Barr: That's really good. This is a fun question, and it might be the hardest one. What is your favorite photo that you've taken so far of NIH'S COVID response and why?
Chang: Yeah, I remember.
Barr: You can show it if you have it readily available.
Chang: I'll pull it up. Hold on one sec.
Barr: Okay good.
Chang: Can you see?
Chang: Okay, so that was during the President [Joe] Biden visit, and we were waiting in the lab of the VRC, the Vaccine Research Center. I am part of the camera crew, and as you can see those are media people like paparazzi, and with the scientists over there, I feel like it's a very fun picture to take.
Barr: Yes. Oh that is really fun.
Chang: I will name the title of the picture maybe “Dr. [Barney] Graham with Paparazzi” or “A Scientist with the Paparazzi.”
Barr: It is really funny. You probably never would have expected that in a million years. It’s very funny. It's such a great photo. It's like you get to see the stage part in the lab and then behind the scenes. It's a great photo that you took.
Chang: Thank you. It's not great on lighting because I was trying to do it quickly. I mean it's unprepared, but I think the subject is interesting.
Barr: What is it like to contend with the lighting because some of the labs are really bright and other lighting you don't have much control over. How do you deal with that? Some spaces are kind of dark so how do you deal with that?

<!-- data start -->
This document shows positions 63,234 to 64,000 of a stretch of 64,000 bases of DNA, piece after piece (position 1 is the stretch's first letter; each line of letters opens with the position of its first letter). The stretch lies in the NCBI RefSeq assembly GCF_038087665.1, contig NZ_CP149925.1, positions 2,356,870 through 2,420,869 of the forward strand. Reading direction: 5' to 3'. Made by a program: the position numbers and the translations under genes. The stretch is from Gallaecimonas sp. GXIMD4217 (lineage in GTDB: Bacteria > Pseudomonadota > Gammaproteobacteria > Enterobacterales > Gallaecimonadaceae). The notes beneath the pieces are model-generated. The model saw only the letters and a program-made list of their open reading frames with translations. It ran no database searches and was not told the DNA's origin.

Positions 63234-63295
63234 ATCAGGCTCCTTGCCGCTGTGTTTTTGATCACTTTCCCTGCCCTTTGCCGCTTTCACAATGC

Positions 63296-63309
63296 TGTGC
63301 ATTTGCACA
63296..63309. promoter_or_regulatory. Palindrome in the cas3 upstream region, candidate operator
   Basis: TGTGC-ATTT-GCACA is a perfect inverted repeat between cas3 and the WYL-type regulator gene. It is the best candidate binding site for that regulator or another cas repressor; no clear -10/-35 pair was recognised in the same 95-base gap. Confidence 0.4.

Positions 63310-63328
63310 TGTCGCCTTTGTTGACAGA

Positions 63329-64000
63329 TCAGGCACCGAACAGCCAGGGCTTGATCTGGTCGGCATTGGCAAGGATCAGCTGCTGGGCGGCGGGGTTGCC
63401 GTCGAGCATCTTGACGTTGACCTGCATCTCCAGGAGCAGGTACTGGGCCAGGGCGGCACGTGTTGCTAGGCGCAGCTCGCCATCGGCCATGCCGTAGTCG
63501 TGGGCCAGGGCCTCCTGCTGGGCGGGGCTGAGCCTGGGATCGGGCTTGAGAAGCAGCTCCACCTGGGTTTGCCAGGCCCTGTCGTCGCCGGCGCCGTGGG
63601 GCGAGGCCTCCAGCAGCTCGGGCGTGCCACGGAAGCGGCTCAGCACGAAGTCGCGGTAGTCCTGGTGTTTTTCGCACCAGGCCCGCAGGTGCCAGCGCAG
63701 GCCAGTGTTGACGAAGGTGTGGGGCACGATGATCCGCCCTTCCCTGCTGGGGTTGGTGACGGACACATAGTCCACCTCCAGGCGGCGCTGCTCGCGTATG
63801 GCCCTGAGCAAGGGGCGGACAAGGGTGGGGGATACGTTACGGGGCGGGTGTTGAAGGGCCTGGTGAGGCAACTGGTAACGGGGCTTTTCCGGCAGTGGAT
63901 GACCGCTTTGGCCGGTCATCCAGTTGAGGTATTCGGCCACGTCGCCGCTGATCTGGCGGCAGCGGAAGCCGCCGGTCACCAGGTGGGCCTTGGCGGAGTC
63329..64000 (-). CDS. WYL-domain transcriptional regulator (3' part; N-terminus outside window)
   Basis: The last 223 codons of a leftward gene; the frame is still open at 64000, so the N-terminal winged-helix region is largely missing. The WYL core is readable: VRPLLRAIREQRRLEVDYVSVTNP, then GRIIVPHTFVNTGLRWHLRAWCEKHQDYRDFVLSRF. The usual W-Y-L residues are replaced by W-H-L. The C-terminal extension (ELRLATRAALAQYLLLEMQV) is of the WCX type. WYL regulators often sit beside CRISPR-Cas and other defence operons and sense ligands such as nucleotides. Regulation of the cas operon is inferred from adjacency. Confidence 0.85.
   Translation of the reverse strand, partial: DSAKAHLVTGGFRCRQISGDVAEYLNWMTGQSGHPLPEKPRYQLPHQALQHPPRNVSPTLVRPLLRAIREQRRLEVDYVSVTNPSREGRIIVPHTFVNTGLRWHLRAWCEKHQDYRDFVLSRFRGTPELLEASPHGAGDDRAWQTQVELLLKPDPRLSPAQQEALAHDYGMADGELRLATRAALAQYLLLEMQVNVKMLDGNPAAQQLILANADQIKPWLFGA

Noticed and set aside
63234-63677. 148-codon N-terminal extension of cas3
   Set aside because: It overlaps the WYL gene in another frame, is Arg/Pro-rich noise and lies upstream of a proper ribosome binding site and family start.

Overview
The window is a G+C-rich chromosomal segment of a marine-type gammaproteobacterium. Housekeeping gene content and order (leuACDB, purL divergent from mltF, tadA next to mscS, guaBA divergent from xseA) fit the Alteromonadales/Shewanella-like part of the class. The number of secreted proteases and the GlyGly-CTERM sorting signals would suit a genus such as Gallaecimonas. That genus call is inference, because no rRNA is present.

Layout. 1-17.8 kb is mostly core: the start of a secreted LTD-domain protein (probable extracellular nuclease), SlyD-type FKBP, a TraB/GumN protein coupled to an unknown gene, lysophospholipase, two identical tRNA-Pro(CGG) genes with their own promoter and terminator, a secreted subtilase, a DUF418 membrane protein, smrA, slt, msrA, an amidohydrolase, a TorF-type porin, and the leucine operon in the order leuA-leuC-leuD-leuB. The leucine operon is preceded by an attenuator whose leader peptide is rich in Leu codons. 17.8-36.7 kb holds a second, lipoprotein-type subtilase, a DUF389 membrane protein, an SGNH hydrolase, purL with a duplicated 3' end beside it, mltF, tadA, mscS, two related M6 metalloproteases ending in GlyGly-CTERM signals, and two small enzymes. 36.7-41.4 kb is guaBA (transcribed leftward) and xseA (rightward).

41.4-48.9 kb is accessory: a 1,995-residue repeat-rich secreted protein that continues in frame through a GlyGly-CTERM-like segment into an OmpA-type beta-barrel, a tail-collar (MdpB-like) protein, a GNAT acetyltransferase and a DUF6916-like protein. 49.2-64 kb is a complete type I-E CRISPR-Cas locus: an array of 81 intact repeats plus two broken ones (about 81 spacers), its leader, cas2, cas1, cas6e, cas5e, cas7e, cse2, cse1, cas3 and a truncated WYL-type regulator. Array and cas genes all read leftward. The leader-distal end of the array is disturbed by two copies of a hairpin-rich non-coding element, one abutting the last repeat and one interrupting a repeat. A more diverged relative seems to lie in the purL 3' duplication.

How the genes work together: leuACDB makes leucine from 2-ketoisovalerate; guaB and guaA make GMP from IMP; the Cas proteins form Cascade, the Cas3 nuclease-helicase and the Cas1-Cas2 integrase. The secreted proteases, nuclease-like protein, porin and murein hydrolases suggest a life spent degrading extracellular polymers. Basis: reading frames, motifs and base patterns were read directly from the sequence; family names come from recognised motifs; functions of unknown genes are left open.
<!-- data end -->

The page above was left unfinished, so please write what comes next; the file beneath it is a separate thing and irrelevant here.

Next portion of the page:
Chang: For this particular picture, I showed Graham and paparazzi. If I have more time, I will put a flash on those camera persons, so lighten it up a little bit more, but yeah, I always have a flash in case I need more light.
Barr: Well, that's really nice. I think you can stop sharing [the photo] and I'll just ask you if there is anything else that you would want to share as an NIH employee but also as a person who's living through this pandemic?
Chang: Yeah. As an NIH employee like I said, I’m really thankful to be working here, and I feel proud. As for the pandemic, I think it give us a chance to slow down a little bit. We were so busy and now we have a chance to think a little bit more and maybe focus, not just focus on one thing, maybe also pay attention on people around us. Yeah, that kind of thing.
Barr: Well, thank you very much, and I wish you all the continued success with your work, and I hope that you and your family continue to stay safe. I hope I get to finally meet you one day in person when the pandemic is over.
Chang: Yeah. Thank you so much for doing this interview, and it's my honor.